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What does Dying Intestate Mean? Make a Will Online.

Intestate is where an individual dies without having made a valid Will (or a Will which the probate courts do not recognise as valid). Therefore the administration and distribution is carried out in accordance with Intestacy Rules which are made by government.

These rules are inflexible and take NO account of any personal preference and desires. The intestacy rules decide which members of the family will inherit and the percentage share.

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The intestacy rules in a simplified form

Entitlement to the estate of a deceased person who was domiciled in England & Wales, and who did not leave a valid will.

This chart is not intended to be a definitive statement of the law covering every set of circumstances, nor is it legal advice.

Deceased person dies leaving these relatives:

Where relatives are shown in bold refer to explanatory note 2
After the payment of funeral expenses, tax and all other debts owed by the deceased, the rest of the estate goes to:
Where relatives are shown in bold refer to explanatory note 2
   
A spouse or civil partner, but no children or parents or brothers or sisters of the whole blood* Everything to spouse/civil partner
   
A spouse or civil partner and children For dates of death after 1 February 2009

1. Where the net estate is not more than £250,000 - Everything to spouse/ civil partner

2. Where the net estate is over £250,000 – the first £250,000 plus personal possessions to the spouse / civil partner

Half of the rest is shared equally amongst the children.

The spouse / civil partner gets the income or interest on the other half during his/her lifetime, and when the spouse or civil partner dies, the capital goes to the deceased's children equally.
   
A spouse or civil partner (but no children), and either parents, or brothers or sisters of the whole blood. For dates of death after 1 February 2009

1. Where the net estate is not more than £450,000 (for dates of death after 1 February 2009) – Everything to spouse/ civil partner

2. Where the net estate is over £450,000 for dates of death after 1 February 2009 – £450,000, plus half of the rest, plus personal possessions to spouse/ civil partner.

The other half to the deceased’s parents equally; but if no parents, then to brothers and sisters of the whole blood in equal shares.
   
Children, but no spouse or civil partner Everything to children in equal shares
   
Parent(s), but no spouse or civil partner, or children Everything to parents in equal shares.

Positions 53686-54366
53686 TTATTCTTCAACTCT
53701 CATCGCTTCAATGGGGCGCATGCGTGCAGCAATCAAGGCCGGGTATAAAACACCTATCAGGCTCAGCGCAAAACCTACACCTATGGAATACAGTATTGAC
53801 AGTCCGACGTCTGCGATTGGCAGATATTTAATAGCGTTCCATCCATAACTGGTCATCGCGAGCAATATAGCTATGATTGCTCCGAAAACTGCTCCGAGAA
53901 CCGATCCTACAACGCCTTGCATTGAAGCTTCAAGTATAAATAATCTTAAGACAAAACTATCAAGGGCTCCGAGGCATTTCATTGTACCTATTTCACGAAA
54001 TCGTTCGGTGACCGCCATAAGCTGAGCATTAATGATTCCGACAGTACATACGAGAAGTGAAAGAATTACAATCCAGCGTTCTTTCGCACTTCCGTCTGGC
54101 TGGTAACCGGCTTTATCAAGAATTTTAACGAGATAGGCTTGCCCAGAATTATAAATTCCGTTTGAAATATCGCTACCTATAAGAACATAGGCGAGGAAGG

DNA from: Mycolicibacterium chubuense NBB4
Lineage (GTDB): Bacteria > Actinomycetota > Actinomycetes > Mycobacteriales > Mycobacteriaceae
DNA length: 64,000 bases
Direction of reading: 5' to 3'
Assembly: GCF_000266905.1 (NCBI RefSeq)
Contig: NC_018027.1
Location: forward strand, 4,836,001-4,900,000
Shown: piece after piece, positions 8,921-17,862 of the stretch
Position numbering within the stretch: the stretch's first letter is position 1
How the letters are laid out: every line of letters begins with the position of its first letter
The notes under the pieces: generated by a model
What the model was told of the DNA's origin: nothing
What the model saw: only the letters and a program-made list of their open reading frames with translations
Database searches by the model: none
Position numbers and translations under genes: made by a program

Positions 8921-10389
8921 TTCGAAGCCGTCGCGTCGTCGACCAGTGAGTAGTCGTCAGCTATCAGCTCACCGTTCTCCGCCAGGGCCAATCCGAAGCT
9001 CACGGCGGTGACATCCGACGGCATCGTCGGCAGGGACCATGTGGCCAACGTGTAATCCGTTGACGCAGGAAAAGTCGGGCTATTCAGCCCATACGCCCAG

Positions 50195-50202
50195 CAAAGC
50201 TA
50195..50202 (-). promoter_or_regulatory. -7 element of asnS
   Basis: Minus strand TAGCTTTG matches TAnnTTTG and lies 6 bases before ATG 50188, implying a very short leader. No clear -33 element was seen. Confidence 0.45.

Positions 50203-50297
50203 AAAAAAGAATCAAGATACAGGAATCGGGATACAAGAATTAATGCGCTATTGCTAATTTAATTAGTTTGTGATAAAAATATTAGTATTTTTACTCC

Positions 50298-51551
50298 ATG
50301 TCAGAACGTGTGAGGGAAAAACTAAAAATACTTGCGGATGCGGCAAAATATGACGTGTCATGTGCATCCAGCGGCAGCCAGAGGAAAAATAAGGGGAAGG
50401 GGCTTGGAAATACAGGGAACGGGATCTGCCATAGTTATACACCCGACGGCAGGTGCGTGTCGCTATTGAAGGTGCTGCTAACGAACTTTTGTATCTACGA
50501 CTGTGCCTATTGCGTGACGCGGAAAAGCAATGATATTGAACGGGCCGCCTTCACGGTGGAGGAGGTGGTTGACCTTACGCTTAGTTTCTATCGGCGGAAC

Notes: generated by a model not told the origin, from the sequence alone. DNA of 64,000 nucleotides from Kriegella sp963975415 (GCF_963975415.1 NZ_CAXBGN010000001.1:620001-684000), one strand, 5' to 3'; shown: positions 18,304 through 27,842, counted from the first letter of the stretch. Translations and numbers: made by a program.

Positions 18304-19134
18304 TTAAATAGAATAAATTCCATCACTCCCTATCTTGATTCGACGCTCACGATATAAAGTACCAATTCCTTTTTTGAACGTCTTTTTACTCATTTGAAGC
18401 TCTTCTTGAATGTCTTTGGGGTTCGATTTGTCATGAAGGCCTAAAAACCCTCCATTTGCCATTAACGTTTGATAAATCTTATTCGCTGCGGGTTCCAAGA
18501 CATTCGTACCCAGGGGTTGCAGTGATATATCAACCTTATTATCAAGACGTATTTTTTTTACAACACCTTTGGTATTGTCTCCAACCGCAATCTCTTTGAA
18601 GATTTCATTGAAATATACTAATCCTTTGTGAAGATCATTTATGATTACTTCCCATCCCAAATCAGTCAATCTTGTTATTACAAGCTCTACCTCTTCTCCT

Brother(s) or sister(s), but no spouse or civil partner, or children or parents Everything to brothers and sisters of the whole blood equally.

If there are no brothers or sisters of the whole blood, then to brothers and sisters of the half blood equally.
   
Grandparent(s), but no spouse or civil partner, or children, or parents, or brothers or sisters Everything to grandparents equally.
   
Uncle(s), Aunt(s ), but no spouse or civil partner, or children or parents, or brothers or sisters or grandparents Everything to uncles and aunts of the whole blood equally.

If there are no uncles or aunts of the whole blood, then to uncles or aunts of the half blood equally.
   
No spouse or civil partner and no relatives in any of the categories shown above Everything to the Crown

 

Explanatory notes:

1. Explanation of terms used in the chart:

Words used in everyday language, often have different meanings in the legal sense. The following explanations are intended as a guide rather than strict legal definitions of the words used in this document.

  • A spouse is a person who was legally married to the deceased when he or she died.
  • A civil partner is someone who was in a registered civil partnership with the deceased when he or she died. It does not include people simply living together as unmarried partners or as 'common law husband and wife'.
  • The term children includes children born in or out of wedlock and legally adopted children; it also includes adult sons and daughters. It does not, however, include stepchildren.
  • Brothers and sisters of the whole blood have the same mother and father. Brothers and sisters of the half blood (more commonly referred to as "half-brothers" or "halfsisters") have just one parent in common.
  • Uncles and aunts of the whole blood are brothers and sisters of the whole blood of the deceased's father or mother.
  • Uncles and aunts of the half blood are brothers and sisters of the half blood of the deceased's father or mother.
  • Domicile is the country or state whose laws apply to you. Usually, this is the law of the place where you were born (your "domicile of origin"), but your domicile can change if you move to another country with the intention of staying there permanently.

2. If any of the deceased's children die before him or her, and leave children of their own, (that is grandchildren of the deceased), then those grandchildren between them take the share that their mother or father would have taken if he or she had still been alive. This also applies to brothers and sisters, and uncles and aunts of the deceased who have children - if any of them dies before the deceased, the share that he or she would have had if he or she were still alive, goes to his or her children between them.

The principle applies through successive generations - for example, a great grandchild will take a share of the estate if his father and his grandfather (who were respectively the grandson and son of the deceased) both died before the deceased.

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